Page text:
About 17,500 federal agents patrol the U.S.-Mexico border15 That is nine agents per mile. For the last several years, Congress has been beefing up the U.S. Border Patrol to control immigration and clamp down on violence along the border. Because there are other fixed costs that cannot be cut as much, Sequestration would cut the number of agents by 25%, because the new budget limits would take the Border Patrol back to 2007 levels, according to a letter by Rep. Norm Dicks, the ranking member of the House Committee on Appropriations to the super committee16 It would reduce the number of agents to fewer than seven per mile. If the U.S. Border Patrol tried to minimize cutting agents along the Southern border, then it would have to cut every single agent along the northern border and along coastal areas instead. Those areas have 12% of all border patrol agents.17

Impact #4: Higher Incidence of Asthma and Lung Disease

One critical job of the Environmental Protection Agency is to find and fine violators of the Clean Air Act. It conducts about 20,000 inspections each year.18 In one of the largest enforcement cases, the EPA required American Electric Power to cut 1.6 billion pounds of air pollution from its coal-fired power plants and spend $60 million to mitigate past emissions.19 That made 2008 a banner year. The EPA’s 10 largest enforcement actions reduced emissions enough to prevent 4,000 deaths from heart or lung disease and prevent 30,000 victims of asthma, most of which would have been children.20 In 2010, the EPA’s enforcement prevented 680 to 1,700 deaths from heart or lung disease and 12,000 fewer cases of asthma.21

Should EPA’s enforcement drop one-to-one with funding cuts, a sequestration could cause at least 53 people to die from heart or lung disease and 936 people to become asthmatic.22

Impact #5: 50,000 New Cases of Food Poisoning

Every day the Department of Agriculture’s Food Safety and Inspection Service (FSIS) enforces laws that regulate meat, poultry and egg production. The FSIS inspects slaughterhouses and meat processing plants – and it trains workers in these facilities. The FSIS also responds to contamination outbreaks, and it works to prevent them by monitoring data to pinpoint high risk sources of contamination. If sequestration cut FSIS personnel by 7.8%, the agency would lose 608 inspectors23 An equivalent impact on performance would mean 49,920 more Americans would contract salmonella, E. coli or other meat and egg related illnesses each year.24

Impact #6: More Time on the Tarmac

More than one million people fly every day in the United States. These passengers’ timely arrival at their destinations depends largely on the country’s air traffic control system. Shortfalls in the air traffic control system alone—not weather—caused an average of 11,852 flight cancelations and 263,172 delays over the last year.25 This inefficiency is costly to passengers, airlines and the overall economy.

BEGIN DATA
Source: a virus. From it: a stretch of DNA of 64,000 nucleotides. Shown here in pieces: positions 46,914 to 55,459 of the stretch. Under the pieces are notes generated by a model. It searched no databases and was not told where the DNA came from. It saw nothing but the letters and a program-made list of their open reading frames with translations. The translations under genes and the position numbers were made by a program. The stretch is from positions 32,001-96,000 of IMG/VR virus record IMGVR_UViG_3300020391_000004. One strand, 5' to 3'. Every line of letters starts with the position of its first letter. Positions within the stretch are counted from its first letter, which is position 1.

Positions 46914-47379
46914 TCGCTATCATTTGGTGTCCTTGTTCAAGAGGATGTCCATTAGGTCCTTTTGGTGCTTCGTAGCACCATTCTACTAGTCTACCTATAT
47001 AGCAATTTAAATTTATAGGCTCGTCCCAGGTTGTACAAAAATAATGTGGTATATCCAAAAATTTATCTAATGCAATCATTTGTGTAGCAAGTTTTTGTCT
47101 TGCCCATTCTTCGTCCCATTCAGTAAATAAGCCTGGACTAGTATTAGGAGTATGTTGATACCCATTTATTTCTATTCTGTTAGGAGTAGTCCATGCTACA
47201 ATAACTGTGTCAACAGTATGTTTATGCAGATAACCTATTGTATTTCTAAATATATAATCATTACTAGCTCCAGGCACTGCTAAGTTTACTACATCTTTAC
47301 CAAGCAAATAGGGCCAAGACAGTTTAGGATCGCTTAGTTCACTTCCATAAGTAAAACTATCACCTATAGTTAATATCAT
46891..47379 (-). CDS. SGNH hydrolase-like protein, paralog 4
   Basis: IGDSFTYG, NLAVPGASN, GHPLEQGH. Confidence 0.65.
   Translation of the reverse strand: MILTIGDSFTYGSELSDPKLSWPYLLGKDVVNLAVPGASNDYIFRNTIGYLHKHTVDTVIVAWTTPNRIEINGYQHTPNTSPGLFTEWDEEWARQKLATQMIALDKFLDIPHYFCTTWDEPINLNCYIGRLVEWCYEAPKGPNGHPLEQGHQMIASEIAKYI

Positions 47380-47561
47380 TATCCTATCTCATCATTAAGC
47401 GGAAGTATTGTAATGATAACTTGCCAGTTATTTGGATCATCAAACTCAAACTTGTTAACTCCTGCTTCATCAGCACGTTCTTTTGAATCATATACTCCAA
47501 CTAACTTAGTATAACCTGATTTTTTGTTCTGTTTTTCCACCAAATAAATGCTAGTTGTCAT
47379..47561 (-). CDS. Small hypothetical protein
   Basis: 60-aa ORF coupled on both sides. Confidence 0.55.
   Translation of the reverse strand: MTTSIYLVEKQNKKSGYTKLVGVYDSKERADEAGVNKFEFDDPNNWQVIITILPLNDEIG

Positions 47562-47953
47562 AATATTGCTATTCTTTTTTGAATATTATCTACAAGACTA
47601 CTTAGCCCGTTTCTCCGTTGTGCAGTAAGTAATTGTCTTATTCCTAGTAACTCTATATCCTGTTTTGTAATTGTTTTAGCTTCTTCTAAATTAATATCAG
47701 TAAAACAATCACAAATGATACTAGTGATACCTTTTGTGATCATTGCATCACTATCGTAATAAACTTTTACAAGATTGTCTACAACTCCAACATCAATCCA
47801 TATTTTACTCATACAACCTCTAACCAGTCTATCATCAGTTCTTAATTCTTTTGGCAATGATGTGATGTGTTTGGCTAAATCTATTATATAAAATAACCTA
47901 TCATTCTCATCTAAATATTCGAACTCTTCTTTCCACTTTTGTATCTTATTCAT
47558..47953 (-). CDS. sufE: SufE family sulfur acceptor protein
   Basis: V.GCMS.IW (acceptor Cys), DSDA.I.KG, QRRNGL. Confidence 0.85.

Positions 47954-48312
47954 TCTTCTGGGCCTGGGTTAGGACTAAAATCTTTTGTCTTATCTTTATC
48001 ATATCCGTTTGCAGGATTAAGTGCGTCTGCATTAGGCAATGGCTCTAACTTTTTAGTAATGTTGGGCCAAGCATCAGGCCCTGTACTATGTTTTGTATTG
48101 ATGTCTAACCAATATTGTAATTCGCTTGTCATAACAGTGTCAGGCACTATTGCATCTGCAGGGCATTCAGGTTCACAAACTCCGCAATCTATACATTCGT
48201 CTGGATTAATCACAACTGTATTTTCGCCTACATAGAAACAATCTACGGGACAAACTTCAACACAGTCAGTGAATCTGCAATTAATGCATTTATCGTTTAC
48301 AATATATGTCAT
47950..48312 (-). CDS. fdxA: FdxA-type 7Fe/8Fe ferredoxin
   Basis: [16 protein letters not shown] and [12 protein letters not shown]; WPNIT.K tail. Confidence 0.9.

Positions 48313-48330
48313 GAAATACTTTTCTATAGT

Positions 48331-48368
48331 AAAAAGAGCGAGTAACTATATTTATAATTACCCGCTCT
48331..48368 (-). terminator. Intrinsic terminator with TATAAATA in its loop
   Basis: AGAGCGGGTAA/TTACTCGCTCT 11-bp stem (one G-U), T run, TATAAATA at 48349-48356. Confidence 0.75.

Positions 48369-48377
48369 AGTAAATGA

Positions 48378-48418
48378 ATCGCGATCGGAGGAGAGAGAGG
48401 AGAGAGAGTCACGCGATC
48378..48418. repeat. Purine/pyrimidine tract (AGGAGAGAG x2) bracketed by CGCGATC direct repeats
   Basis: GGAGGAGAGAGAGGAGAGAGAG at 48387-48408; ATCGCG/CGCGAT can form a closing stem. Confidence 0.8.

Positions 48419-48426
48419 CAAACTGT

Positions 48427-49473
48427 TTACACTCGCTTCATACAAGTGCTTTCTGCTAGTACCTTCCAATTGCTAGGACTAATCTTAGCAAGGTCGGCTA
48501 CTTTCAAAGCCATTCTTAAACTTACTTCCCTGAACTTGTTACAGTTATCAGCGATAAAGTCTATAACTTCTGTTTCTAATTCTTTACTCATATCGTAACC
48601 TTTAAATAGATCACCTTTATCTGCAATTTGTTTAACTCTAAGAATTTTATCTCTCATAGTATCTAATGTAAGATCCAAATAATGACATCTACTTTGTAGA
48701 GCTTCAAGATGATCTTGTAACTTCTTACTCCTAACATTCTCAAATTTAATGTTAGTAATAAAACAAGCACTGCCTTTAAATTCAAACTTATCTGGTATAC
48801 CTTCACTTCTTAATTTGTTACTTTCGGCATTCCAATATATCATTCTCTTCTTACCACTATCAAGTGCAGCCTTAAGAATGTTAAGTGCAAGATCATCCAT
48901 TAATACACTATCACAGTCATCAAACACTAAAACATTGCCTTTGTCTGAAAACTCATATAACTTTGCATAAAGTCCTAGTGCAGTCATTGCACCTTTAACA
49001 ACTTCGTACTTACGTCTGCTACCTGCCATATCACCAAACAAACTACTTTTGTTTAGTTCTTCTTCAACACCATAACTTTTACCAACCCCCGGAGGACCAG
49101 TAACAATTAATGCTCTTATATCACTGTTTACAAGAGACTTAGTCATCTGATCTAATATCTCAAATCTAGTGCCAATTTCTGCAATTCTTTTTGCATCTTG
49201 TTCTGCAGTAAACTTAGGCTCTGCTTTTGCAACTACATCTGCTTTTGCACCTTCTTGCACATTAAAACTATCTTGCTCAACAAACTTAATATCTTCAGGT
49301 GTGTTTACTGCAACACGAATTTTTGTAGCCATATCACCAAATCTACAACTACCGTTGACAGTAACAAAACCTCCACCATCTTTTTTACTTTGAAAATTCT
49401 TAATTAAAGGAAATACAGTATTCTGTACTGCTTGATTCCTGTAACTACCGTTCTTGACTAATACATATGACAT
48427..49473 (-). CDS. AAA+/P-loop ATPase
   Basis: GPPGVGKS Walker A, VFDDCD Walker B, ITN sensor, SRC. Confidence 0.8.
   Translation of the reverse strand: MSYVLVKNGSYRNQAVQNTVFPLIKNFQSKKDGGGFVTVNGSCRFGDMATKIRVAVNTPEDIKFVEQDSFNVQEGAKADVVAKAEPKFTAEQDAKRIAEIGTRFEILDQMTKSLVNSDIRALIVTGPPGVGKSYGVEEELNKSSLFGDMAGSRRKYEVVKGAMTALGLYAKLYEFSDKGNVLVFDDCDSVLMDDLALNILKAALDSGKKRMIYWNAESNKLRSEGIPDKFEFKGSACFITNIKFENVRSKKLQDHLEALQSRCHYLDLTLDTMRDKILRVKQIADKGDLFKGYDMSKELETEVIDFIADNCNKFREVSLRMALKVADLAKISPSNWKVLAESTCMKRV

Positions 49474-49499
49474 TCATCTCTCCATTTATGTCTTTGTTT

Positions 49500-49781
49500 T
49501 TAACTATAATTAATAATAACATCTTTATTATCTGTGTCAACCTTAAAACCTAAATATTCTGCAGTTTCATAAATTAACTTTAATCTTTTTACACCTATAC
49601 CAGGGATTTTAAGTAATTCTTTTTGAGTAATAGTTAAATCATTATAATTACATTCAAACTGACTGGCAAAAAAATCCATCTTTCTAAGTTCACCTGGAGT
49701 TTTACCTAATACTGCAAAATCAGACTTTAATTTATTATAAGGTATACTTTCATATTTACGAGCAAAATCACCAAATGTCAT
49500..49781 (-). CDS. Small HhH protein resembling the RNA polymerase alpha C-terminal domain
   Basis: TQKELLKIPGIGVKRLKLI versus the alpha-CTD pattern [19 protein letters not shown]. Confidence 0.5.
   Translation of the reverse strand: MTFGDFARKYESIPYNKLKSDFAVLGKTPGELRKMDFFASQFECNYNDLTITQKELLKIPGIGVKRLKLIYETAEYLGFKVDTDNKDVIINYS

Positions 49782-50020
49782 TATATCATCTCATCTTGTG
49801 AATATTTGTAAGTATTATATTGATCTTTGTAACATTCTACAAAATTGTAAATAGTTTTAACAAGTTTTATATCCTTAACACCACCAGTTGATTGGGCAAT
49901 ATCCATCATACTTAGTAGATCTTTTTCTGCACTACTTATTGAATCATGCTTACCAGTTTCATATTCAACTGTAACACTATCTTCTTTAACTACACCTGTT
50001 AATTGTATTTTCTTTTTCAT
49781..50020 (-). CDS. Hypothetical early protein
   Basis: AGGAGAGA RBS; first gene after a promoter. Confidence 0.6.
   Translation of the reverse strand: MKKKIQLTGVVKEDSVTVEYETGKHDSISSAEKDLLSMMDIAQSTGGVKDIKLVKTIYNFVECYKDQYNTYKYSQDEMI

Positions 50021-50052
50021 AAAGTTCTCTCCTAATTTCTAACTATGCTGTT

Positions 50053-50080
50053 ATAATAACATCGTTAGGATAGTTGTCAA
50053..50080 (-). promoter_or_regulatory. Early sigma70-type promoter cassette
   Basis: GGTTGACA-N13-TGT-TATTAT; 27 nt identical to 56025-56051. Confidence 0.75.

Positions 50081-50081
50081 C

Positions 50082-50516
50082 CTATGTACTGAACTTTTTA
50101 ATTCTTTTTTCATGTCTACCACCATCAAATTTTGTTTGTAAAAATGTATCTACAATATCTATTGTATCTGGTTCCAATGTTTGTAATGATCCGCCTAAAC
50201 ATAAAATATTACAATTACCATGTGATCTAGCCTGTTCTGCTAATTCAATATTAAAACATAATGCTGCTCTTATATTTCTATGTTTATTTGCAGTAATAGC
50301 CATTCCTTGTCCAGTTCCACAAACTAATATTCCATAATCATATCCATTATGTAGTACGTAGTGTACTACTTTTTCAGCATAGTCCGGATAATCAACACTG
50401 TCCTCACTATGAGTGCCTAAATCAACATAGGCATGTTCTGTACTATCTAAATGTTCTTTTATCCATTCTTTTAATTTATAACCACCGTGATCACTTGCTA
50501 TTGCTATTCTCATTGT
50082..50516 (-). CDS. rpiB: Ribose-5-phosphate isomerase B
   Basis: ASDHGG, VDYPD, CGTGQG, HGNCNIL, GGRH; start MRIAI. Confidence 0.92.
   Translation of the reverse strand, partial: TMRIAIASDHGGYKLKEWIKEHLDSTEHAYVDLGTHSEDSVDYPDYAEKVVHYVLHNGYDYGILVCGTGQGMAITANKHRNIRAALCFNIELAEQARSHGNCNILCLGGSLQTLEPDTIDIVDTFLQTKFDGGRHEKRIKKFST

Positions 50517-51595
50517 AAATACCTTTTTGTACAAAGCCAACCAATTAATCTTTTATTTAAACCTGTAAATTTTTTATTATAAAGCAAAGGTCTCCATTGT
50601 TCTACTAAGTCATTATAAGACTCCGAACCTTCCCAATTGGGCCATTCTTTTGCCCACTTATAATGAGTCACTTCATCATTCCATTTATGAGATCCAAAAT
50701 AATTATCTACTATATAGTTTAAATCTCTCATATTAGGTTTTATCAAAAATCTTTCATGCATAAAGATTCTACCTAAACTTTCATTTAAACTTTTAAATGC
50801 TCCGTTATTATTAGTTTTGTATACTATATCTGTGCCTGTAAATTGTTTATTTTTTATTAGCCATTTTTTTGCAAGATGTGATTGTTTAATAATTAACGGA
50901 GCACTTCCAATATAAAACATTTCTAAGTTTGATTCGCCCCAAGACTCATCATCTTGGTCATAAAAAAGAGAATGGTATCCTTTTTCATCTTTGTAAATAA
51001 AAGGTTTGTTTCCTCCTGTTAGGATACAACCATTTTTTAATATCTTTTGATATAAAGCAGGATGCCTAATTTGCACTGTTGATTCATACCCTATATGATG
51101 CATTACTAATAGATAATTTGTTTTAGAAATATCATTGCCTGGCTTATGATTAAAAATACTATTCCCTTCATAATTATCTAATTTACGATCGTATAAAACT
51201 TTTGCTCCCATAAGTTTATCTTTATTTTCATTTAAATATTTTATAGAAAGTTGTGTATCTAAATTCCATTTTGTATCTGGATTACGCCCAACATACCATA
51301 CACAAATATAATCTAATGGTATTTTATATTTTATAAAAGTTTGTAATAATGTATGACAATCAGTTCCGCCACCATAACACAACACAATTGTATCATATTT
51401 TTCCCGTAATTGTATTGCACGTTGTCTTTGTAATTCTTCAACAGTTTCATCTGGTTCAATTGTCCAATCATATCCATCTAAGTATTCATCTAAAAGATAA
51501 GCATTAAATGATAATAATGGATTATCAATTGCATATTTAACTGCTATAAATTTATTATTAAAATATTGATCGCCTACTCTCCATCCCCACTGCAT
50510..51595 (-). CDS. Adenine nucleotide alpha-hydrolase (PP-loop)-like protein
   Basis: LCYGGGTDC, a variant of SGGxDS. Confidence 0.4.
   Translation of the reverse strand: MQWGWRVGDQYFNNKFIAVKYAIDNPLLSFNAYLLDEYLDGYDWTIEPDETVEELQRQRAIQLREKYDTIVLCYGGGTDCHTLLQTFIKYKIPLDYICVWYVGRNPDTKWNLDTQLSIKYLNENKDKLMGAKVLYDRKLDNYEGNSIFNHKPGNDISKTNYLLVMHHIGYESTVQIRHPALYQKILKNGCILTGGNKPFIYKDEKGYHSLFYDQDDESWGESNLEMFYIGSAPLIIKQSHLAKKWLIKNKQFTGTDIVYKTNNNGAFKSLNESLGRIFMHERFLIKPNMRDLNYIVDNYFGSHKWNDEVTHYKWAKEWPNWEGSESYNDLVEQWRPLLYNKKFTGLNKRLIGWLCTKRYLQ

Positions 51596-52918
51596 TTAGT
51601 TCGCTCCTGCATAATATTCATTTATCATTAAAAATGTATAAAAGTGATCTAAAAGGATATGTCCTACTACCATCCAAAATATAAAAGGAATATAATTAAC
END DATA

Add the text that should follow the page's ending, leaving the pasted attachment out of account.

A full sequestration would increase damaging system-induced delays and cancellations. With a 7.8% reduction, the FAA would lose more than 1,200 air traffic controllers.26 A proportional decrease in the air traffic control system’s efficiency would add 924 flight cancellations and 20,527 delays annually.27 At the U.S. average of 49 passengers per flight, that’s enough to strand 45,276 more people at the gate and make 1,005,823 more people late every year.28

Impact #7: 252,000 Pounds of Unscreened Luggage

Congress passed a law in 2007 requiring the Transportation Security Administration (TSA) to screen all cargo on passenger flights bound for U.S. airports. The TSA now screens 100% of cargo on domestic flights, but not on inbound international flights. As of last year, only 65% of such cargo was screened.29 That amounts to 2.1 billion pounds of unscreened luggage on U.S. passenger flights each year.30 The al-Qaeda in the Arabian Peninsula “toner cartridge” bombing attempt of two cargo planes in October 2010 suggests this is a gap terrorists are looking to exploit. If TSA faces a 7.8% funding cut, the agency will not be able to increase international screening and would leave an additional 252,000 pounds of luggage unscreened on international flights.31 The cuts would also halt TSA’s investments in new cargo-screening technologies, which could be used to make screening faster.32